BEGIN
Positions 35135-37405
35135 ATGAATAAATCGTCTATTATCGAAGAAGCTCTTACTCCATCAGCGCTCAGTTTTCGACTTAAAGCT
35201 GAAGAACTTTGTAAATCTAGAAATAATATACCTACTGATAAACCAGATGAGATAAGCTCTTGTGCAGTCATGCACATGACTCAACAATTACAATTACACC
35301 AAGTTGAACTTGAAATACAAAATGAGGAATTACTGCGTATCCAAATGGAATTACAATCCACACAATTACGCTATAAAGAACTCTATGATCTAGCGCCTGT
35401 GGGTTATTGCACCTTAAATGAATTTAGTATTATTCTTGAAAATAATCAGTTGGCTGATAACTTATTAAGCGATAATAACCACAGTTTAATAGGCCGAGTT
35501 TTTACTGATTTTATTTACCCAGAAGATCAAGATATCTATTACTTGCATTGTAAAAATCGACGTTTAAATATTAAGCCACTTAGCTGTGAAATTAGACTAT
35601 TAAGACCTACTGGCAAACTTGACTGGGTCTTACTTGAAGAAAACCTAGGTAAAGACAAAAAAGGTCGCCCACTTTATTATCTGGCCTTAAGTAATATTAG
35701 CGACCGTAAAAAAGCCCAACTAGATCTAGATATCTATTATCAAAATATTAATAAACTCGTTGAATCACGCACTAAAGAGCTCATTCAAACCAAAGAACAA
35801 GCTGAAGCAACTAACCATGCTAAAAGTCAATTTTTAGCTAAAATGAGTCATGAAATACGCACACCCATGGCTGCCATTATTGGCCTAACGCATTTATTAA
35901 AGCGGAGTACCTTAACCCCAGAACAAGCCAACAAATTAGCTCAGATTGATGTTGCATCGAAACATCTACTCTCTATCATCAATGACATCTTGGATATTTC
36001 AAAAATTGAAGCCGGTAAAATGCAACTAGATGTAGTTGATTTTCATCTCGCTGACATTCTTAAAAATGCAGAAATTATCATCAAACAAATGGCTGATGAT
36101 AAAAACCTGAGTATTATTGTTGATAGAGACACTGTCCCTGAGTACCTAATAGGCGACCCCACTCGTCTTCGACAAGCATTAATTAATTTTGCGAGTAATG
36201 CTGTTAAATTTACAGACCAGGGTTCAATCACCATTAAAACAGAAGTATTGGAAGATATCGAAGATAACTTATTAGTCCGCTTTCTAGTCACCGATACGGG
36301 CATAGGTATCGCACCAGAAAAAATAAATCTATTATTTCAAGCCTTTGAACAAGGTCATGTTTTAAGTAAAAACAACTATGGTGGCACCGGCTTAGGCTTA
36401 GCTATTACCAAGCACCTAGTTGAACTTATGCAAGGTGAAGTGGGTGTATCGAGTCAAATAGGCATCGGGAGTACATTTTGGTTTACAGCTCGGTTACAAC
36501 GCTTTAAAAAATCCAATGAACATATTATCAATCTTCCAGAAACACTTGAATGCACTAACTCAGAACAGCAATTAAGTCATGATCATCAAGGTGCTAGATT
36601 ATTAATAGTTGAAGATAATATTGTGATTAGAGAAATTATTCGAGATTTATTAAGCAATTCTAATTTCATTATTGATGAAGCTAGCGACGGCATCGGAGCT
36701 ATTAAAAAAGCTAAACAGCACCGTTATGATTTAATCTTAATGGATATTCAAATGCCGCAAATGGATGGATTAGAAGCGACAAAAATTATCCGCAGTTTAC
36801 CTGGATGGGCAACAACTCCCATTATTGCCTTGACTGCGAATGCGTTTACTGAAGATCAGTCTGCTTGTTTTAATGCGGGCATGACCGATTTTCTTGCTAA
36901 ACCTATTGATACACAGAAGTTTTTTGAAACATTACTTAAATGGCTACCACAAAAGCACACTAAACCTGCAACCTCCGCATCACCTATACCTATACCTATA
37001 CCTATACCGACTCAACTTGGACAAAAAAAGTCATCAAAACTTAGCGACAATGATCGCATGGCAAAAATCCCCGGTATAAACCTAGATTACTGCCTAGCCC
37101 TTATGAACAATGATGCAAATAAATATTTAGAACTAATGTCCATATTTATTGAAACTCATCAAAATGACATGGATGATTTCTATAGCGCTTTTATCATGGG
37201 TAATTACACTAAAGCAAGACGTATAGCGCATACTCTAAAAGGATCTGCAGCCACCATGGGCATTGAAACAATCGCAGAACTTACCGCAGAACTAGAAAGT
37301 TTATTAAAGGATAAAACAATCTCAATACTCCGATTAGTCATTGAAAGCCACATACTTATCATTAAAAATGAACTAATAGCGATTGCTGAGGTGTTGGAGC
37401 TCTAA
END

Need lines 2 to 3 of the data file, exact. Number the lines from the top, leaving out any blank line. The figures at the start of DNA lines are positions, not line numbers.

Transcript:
35135 ATGAATAAATCGTCTATTATCGAAGAAGCTCTTACTCCATCAGCGCTCAGTTTTCGACTTAAAGCT
35201 GAAGAACTTTGTAAATCTAGAAATAATATACCTACTGATAAACCAGATGAGATAAGCTCTTGTGCAGTCATGCACATGACTCAACAATTACAATTACACC